|Snow filled the air|
from Birch to woods beyond
A dancing fog.
|The storm was supposed to come in at 4PM. This was my|
road home at 12:30 PM. The street had been clear and dry
forty five minutes earlier.
The market had changed. What was there then was somewhere else. I did a lot of walking back and forth trying to fantasize I was on my way to the beach. It didn't work very well, but as long as I kept thinking of the aquamarine sea I managed to round up what was on my list. The snow began falling while I was in the checkout line talking to too TG older than me ladies. We were remembering when phone number began with a two letter exchange. The clerk, a young woman, had no idea what we were talking about or why we were laughing over the Tuxedo exchange.
|My woods 8 AM this morning, an hour|
and forty some minutes after sunrise.
Do you see why I was up for every
sunrise by the seashore. 'How bleak was
Buffalo,' (Auntie Mame).
I shot the featured photo from the entrance to the garage after unloading the bounty. The peace of the scene got to me. I would need it. Honey was asleep in his lounge chair covered with a comforter. He didn't look himself. It was going to be another day of Clara Barton, nurse and chief cook and bottle washer.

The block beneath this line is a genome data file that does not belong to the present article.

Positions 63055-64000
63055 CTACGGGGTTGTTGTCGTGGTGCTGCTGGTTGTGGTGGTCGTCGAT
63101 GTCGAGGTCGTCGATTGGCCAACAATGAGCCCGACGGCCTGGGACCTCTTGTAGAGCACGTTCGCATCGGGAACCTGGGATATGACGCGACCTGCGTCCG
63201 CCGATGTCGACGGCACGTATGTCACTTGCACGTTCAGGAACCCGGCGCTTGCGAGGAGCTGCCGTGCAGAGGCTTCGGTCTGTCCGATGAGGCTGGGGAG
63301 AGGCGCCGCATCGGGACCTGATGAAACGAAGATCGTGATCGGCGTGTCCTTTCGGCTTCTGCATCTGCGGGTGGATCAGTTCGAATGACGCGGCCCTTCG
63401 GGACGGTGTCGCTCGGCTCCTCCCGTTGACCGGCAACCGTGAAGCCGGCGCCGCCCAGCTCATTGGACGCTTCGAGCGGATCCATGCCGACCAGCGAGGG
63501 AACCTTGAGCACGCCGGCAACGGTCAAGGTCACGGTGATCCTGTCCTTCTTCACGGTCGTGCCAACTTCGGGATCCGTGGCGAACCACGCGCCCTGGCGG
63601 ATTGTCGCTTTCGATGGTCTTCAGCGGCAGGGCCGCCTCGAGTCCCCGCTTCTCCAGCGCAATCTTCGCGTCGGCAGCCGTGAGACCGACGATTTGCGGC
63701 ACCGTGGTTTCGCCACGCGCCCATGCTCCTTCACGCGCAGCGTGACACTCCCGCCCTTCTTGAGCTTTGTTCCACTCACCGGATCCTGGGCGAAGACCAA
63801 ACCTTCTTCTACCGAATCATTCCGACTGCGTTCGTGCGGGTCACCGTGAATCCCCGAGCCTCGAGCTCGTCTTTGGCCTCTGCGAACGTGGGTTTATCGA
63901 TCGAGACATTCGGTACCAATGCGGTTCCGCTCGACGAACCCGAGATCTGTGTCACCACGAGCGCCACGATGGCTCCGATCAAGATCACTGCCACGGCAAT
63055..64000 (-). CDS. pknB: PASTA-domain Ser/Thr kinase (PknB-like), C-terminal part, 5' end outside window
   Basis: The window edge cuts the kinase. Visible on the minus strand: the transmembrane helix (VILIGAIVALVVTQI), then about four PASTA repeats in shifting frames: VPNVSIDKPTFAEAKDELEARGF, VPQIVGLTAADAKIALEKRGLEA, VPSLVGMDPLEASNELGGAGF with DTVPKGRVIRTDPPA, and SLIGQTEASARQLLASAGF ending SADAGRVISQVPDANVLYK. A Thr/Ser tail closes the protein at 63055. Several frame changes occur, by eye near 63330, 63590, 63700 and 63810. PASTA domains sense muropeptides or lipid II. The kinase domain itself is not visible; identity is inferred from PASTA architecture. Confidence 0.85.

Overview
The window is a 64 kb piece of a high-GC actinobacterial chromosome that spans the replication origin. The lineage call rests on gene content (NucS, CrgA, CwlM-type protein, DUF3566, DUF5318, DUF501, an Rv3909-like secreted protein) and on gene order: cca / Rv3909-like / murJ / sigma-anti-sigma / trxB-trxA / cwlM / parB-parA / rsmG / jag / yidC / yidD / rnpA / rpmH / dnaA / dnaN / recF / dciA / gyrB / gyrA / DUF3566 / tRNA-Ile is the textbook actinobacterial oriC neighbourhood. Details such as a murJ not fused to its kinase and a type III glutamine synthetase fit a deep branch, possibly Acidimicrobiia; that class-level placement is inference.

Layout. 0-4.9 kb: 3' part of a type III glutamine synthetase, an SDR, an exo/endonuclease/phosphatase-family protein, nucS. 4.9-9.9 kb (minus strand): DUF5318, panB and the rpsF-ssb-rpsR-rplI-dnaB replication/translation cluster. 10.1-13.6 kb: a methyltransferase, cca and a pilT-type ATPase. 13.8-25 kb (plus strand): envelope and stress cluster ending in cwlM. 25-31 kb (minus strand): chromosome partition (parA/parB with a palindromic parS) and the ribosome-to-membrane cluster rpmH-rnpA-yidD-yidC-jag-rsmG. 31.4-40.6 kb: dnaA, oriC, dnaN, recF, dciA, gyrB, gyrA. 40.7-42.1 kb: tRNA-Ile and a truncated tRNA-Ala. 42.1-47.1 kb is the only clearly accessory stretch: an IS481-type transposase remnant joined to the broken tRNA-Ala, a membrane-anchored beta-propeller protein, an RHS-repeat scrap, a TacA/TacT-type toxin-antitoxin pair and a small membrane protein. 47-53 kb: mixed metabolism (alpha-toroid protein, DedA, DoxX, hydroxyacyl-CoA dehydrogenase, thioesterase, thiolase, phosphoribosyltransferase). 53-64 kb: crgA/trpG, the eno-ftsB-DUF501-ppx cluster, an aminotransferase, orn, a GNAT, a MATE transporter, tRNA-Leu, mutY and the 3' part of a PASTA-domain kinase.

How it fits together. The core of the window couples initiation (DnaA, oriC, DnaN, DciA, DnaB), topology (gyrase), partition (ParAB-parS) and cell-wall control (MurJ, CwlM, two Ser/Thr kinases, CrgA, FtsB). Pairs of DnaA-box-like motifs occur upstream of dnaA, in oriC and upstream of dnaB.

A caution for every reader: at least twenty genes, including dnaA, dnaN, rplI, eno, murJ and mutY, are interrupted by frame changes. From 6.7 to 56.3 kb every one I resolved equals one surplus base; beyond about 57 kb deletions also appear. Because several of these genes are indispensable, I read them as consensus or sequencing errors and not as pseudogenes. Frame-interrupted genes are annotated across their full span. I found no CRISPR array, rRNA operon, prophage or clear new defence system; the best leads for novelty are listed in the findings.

Today when I came down to breakfast, Honey scolded me for what a mess the kitchen was is in and how could I have left the trash so close to the back door, (so I didn't have to go out into the cold garage to empty wastebaskets full of snot rags). He had emptied the dishwasher, plunged the tricky toilet, took the laundry upstairs and the sundry goods down to the pantry. My Honey was back. --At least for this morning.
I'm back too. Honey's illness brought me back to taking some responsibility around here. For four years I let my nudgies--the cancer, the knee, the vertigo--get in the way of doing my share. The fear from those maladies pushed me into hiding in the studio--not a bad place to hide--but within reason. Working with my photo art archives, I know I was 100% unreasonable. I took advantage of Honey and he let me. I'm very fortunate to have latched on to this guy early on-- proving that when you see something (someone) you like, write his name all over your high school text books, put on some mascara and be available whenever.
|Winter, Four Season Quadtyck; 20" x 20"; Acrylics|
Winter, Four Seasons is a done deal. There's more to do on this one. Gnarly landscapes may be as strong a preference as portraiture--the better to plein air with this Spring. In the new year, I'm going to move away from watercolor back to the mediums I understand and have an affinity for: pastels for small works, oils and acrylics for larger ones--charcoal always for getting a feel for the subject, the composition, the values. Pencil when I'm too lazy to stand at the easel and want to sit on something cushy.